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In the Shadows at Newtown Creek,” an 88 page softcover 8.5×11 magazine format photo book by Mitch Waxman, is now on sale at blurb.com for $30.

Written by Mitch Waxman

January 15, 2020 at 2:00 pm

Posted in newtown creek

intimate circle

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Bulging and watery… eyes staring in from the darkness.

– photo by Mitch Waxman

How I’ve missed industrial Maspeth, at night, with its creepy unlit streets and often nonexistent sidewalks. The blind turns, the odiferous hint of marijuana oozing from the windows of passing cars, the discarded liquor bottles and illegal dumping… its been way too long, Queens.

Speaking of too long, as I mentioned at the start of this four day travelogue, I had left HQ in Astoria and scuttled over to the Kosciuszcko Bridge in pursuit of communion with my beloved Newtown Creek. As I was shooting the particular image above, it was noticed that my camera battery had only one bar of charge left in it. Additionally realized was that the first few drops of a prophesied rain event were beginning to pitter and patter into the automotive soot and finely shattered glass which forms those dusty dunes adorning the broken pavement of industrial Maspeth.

That’s odd, thought I, regarding the battery. Ok, I had been doing long exposure tripod shots for a bit, and it was medium cold out, but I so seldom have to change a battery “in the field” that it struck me as weird.

– photo by Mitch Waxman

No matter though, as a few quick actuations saw me sliding a fresh battery into the camera. I’ve always got at least one extra battery with me, one in the camera sack and another in a pants pocket. I got back to shooting, here along that malignant saraband which carrying automotive traffic between 43rd and 48th streets known as 54th Avenue, which intersects with an off ramp of the Long Island Expressway. This is a corner which the NYC DOT has missed changing the luminaire head of their street lamp over to the modern LED type, and an old style sodium lamp is pushing out orange illumination contrasting with the cold blue light of the newer system. Colormetrics! What fun. Go Mets, huh?

This is when I realized that all of the aches and pains which have been bedeviling me for the last few months had receded into an anhedonic amnesia. If you saw a creepy old guy in a black raincoat on the side of the road last week, cackling to himself briefly while working a camera, that was me feeling like me again.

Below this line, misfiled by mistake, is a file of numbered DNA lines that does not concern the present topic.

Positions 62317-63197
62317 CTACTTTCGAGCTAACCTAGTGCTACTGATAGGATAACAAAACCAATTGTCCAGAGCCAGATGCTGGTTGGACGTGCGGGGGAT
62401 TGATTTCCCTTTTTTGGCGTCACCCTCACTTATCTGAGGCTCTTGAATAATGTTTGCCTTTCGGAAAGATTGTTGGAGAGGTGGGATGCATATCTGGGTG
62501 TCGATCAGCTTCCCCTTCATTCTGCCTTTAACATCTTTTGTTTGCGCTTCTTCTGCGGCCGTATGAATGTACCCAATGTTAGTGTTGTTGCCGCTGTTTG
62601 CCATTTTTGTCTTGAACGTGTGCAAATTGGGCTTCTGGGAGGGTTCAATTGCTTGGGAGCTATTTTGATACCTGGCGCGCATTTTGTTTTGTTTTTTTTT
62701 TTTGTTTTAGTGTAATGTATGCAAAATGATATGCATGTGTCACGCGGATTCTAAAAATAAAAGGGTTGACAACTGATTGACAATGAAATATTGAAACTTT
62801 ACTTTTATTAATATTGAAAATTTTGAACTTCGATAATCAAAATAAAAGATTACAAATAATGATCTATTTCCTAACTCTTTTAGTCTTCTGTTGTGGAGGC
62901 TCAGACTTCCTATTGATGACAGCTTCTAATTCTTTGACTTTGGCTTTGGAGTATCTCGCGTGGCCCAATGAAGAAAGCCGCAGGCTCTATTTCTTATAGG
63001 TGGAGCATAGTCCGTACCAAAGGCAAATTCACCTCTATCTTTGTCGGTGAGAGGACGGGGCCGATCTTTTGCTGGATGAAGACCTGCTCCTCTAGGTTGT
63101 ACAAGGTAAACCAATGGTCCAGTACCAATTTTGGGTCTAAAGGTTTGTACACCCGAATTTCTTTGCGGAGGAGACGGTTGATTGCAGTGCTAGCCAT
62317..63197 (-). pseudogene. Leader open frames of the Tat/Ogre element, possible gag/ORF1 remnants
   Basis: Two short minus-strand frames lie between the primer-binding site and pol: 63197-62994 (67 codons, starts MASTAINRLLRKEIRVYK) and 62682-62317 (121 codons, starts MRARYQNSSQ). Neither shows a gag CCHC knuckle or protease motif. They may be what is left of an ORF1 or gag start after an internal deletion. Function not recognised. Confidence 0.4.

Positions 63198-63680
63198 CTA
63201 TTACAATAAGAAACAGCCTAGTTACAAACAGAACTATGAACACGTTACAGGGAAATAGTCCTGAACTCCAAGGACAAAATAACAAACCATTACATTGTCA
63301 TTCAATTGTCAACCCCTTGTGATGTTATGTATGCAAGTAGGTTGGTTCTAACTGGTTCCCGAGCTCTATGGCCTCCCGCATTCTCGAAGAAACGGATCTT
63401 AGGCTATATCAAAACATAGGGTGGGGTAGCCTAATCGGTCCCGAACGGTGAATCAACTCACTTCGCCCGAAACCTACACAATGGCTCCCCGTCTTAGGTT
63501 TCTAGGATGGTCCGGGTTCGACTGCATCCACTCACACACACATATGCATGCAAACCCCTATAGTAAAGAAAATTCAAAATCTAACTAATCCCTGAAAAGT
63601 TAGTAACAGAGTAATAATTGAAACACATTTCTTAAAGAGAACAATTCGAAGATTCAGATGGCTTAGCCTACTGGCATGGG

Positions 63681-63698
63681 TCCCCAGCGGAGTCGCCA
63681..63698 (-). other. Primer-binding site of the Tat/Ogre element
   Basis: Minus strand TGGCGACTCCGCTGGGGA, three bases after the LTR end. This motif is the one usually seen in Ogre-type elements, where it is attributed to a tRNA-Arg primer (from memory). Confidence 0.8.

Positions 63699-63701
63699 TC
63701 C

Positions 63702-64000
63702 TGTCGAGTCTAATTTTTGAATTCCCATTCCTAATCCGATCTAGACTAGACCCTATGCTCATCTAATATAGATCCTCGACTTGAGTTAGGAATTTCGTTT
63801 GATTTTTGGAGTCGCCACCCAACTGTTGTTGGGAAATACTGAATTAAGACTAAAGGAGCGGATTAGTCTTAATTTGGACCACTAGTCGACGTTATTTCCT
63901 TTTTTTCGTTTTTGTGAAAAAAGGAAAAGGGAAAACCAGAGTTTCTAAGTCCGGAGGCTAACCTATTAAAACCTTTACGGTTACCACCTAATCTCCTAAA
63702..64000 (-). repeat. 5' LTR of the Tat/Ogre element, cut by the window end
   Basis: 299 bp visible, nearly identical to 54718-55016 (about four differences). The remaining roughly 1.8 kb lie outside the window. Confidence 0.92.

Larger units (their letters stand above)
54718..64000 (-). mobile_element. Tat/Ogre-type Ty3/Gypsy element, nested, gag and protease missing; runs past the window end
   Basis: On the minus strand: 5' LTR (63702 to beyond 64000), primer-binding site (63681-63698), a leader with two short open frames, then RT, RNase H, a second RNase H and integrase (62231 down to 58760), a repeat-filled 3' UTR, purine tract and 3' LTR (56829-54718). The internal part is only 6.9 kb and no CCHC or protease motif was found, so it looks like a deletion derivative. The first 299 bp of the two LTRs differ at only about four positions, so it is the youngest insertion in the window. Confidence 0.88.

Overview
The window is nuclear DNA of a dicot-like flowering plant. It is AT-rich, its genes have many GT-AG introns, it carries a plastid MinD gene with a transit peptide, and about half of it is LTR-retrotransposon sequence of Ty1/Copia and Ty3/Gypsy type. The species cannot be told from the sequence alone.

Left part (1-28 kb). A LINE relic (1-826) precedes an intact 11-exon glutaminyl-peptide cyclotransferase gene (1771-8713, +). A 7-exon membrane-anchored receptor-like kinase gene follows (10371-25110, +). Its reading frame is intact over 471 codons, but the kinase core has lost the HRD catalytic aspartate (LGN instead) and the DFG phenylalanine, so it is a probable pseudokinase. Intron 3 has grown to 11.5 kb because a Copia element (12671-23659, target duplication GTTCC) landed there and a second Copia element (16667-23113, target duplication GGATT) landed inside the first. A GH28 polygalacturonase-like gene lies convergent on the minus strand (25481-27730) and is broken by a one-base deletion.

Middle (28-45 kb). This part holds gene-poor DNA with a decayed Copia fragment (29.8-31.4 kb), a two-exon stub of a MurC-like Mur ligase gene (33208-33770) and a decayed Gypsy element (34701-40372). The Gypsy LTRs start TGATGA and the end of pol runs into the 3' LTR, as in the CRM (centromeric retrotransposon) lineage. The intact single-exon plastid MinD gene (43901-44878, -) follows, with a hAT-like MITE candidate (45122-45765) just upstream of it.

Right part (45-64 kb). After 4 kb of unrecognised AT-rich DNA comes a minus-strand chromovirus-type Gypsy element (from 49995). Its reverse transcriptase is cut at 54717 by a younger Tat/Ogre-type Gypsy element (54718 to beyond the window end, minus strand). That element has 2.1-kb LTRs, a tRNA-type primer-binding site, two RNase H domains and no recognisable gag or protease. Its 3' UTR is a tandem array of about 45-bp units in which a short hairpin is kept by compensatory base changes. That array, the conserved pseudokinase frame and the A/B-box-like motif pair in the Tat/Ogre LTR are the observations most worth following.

– photo by Mitch Waxman

Making way towards Sunnyside, the rain began to drizzle insistently and I decided to had back to HQ in Astoria. One last shot of industrial Maspeth was recorded… that’s actually the corner where an Orthodox Yeshiva stood at the start of the 20th century. For some reason, the presence of a religious academy of that persuasion being based here/then is incongruous to me, and it’s story is something that’s on my research list. More to come at some point hence.

By the time I arrived at Queens Blvd., the drizzle had begun to set up into a proper rain and I decided to pull out my phone and summon a ride for the remaining interval. Somehow I had lost track of time, or perhaps I’m experiencing some sort of Newtown Creek induced missing time, as the clock revealed that it was 3 in the morning.

I was out and alone at the witching hour, in the rain, on a moonless night… and this too was… nepenthe.


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Buy a book!

In the Shadows at Newtown Creek,” an 88 page softcover 8.5×11 magazine format photo book by Mitch Waxman, is now on sale at blurb.com for $30.

Written by Mitch Waxman

January 9, 2020 at 11:00 am

surprising volume

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A whole lot of garbage.

– photo by Mitch Waxman

The high flying pedestrian and bike lane section of the new Kosciuszcko Bridge is something which I’ve been waiting to explore and exploit since I first learned of the bridge replacement project years ago. The bridge(s) officially opened last year, and I personally witnessed our Sith Lord Governor cut the ceremonial ribbon on the project with that red laser sword of his, but Darth Cuomo was fibbing when he said construction was done. The Governor would likely offer that he finds my lack of faith disturbing.

Principal construction, yes, but the contracts for this project don’t end until at least the end of 2020. Within two days of the official opening, vehicle lanes were blocked off by jersey barriers vouchsafing construction equipment and tool sheds, and orange netted wooden breastworks were once again hugging the bridge’s superstructure and perfectly visible to the children of Blissville and Maspeth. While I was on the bridge last week, for instance, a crew of Union electricians were working on perfecting the street lights illuminating the roadway. That’s the Sith way, I guess.

I’m still trying to figure out how to photograph that series of unearthly LED generated “colours out of space’ which the decorative lighting systems produce.

– photo by Mitch Waxman

See that Waste Transfer Station pictured above, found in Greenpoint?

Hostile reaction to the presence of wandering mendicant photographers over the years at this site have marked my general preoccupation with recording its splendors. Once, a brusque exchange with some hard hatted fellow driving a pickup truck resulted in a humble narrator being actively pursued as he walked quickly away from a threatened physical encounter. I lost the guy after darting across Meeker Avenue, but for a minute there I was sweating. It was August, so I was sweating anyway, but…